Nibali on the attack; Roche's clever move; rain in Spain; and more talking points from stage 10 of the 2017 Vuelta a España
Vincenzo Nibali on the attack
When Bahrain-Merida moved to the front of the peloton on the ascent of Collado Bermejo – the key climb on stage 10 of the Vuelta a España on Tuesday – you knew that they were teeing up Vincenzo Nibali for the descent. The Italian is well known to be one of the best descenders in the bunch, and he was looking to capitalise on the opportunity.
Sure enough, he attacked over the top of the climb, putting pressure on the other GC riders to take risks in following him on the sinuous roads. However, race leader Chris Froome (Team Sky) has shown in the past couple of seasons that he, too, can descend with the best and Nibali could not make any headway.
By the time the terrain flattened out, the pace eased off, even allowing Froome and Nibali time to have a chat as they cruised home. Their steady speed also meant that a dropped group rejoined them, with Ilnur Zakarin (Katusha-Alpecin) getting back in touch with the rest of the GC riders.
Although Nibali’s downhill move ultimately bore no fruit, it shows that he is willing to play to his strengths and attack Froome when he can. It bodes well for an exciting second half of the three-week race.
Roche reclaims time
The biggest winner of the day in terms of the general classification was Irishman Nicolas Roche (BMC Racing), who descended like a stone to gain a significant amount of time on his rivals.
Roche started the day in third place overall, one minute and five seconds behind Froome and 29 seconds adrift of second-placed Chaves.
When Nibali attacked on the downhill of Collado Bermejo, Roche followed him – and then accelerated again to distance Nibali and all of the other GC contenders. By the line, Roche had reclaimed all 29 seconds of his deficit on Chaves.
Roche is still third overall, but is now tied on time with Chaves after a very clever bit of riding and 41 seconds ahead of Nibali in fourth.
The rain in Spain
Heavy rain greeted the riders as they arrived for the start of the stage on Tuesday morning in Caravaca. After nine stages and a rest day largely blessed with clear skies and sunshine, it came as something of a shock.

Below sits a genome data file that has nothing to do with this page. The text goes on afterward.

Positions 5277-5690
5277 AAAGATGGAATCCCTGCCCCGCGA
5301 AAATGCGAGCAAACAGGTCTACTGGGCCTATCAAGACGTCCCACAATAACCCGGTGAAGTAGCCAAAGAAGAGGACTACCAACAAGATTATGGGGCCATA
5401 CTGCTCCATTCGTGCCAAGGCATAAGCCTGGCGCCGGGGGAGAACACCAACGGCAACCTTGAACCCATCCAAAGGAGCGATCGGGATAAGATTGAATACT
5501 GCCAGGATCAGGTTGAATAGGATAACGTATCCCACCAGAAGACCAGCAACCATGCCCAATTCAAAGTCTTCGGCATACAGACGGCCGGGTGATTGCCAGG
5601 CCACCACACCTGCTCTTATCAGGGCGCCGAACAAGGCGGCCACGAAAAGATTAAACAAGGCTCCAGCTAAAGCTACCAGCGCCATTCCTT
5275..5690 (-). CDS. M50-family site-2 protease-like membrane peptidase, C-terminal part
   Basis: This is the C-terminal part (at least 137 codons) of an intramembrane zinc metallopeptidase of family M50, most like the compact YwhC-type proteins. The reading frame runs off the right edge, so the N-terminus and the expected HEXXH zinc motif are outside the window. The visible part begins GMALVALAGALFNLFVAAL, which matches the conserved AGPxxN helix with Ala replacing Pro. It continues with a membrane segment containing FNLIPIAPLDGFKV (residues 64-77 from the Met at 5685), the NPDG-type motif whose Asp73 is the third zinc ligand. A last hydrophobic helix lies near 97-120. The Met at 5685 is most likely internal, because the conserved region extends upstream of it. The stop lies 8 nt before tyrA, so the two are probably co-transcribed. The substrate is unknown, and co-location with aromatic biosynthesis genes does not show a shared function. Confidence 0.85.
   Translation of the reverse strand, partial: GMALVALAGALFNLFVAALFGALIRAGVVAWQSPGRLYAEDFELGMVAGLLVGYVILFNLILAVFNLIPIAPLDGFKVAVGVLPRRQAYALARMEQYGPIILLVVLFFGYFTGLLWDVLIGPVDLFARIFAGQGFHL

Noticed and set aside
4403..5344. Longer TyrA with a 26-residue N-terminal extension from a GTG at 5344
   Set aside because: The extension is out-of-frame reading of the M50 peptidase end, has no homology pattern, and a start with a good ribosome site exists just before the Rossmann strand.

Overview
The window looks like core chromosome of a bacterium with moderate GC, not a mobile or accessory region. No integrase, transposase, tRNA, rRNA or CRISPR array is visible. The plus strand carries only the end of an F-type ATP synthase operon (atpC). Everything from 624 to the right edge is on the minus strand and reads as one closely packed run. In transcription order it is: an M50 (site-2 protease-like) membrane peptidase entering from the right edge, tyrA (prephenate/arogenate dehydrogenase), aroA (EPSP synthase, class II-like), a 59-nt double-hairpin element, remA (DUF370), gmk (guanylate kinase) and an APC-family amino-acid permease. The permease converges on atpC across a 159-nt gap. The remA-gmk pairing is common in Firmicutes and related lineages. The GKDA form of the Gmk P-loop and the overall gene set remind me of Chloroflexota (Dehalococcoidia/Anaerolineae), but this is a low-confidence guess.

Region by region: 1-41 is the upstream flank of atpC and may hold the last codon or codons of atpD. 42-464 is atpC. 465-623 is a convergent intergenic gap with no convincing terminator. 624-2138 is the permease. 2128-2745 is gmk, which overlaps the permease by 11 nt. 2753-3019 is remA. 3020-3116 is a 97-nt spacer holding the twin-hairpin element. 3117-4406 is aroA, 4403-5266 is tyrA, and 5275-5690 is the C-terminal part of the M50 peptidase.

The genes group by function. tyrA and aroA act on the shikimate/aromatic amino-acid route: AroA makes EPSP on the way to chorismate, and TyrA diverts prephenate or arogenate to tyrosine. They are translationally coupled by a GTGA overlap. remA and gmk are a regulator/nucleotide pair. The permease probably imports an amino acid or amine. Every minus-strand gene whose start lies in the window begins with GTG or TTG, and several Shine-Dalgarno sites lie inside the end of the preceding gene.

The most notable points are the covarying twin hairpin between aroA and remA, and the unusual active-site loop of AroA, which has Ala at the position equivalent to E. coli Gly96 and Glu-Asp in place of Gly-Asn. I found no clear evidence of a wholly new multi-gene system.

The twisting, hairpin-strewn descent of the day’s big climb of Collado Bermejo was intermittently under trees, switching from wet to dry as the rain eased during the day. Rough edges and leaves to the side of the asphalt meant riders had to stay vigilant.
Peaking at around 22km to go until the finish, everyone was aware of how crucial positioning would be on the descent to avoid getting caught up in a crash, and the peloton was soon whittled down on the category one climb with nerves on edge.
Thankfully, the rain stopped and rapidly drying conditions meant that there were no major incidents, and by the finish the sun had come out again.
Another win for Quick-Step
For the first half of the stage it looked like we may have a repeat of stage two, when a break failed to form until the final 10km. However, after a nervous and wet 90km of racing an escape group did assemble and the stage honours were fought out among the escapees.
Matteo Trentin (Quick-Step Floors) once again showed that he is in flying form, out-pacing José Joaquín Rojas (Movistar) in the two-up sprint to the line to take his second stage win – after also claiming stage four.
It brings Quick-Step’s tally up to four stage wins in total, after Yves Lampaert win stage two and Julian Alaphilippe claimed stage eight.
Although Trentin was wearing the green jersey of points classification leader, Froome was actually leading that competition going into the stage ahead of the Italian. But now, Trentin’s win means that the jersey is rightfully his to wear on stage 11.
Still no win for Spain
José Joaquín Rojas (Movistar) came close to breaking Spain’s duck at the 2017 Vuelta, where so far home riders have failed to score a single victory after 10 stages. There’s also been no win for Spain’s big team – Movistar.
Rojas’s second-place behind Trentin must have stung, given that Trentin himself admitted that he struggled to stay on Rojas’s wheel on the descent – roads that Rojas knows well.
Given the number and depth of talent of Spanish riders in the race, it’s only a matter of time before one of them claims a stage win. Perhaps Spain’s highest-placed rider overall, David De La Cruz (Quick-Step Floors), will repeat his feat of last year in being the first home rider to net a stage win.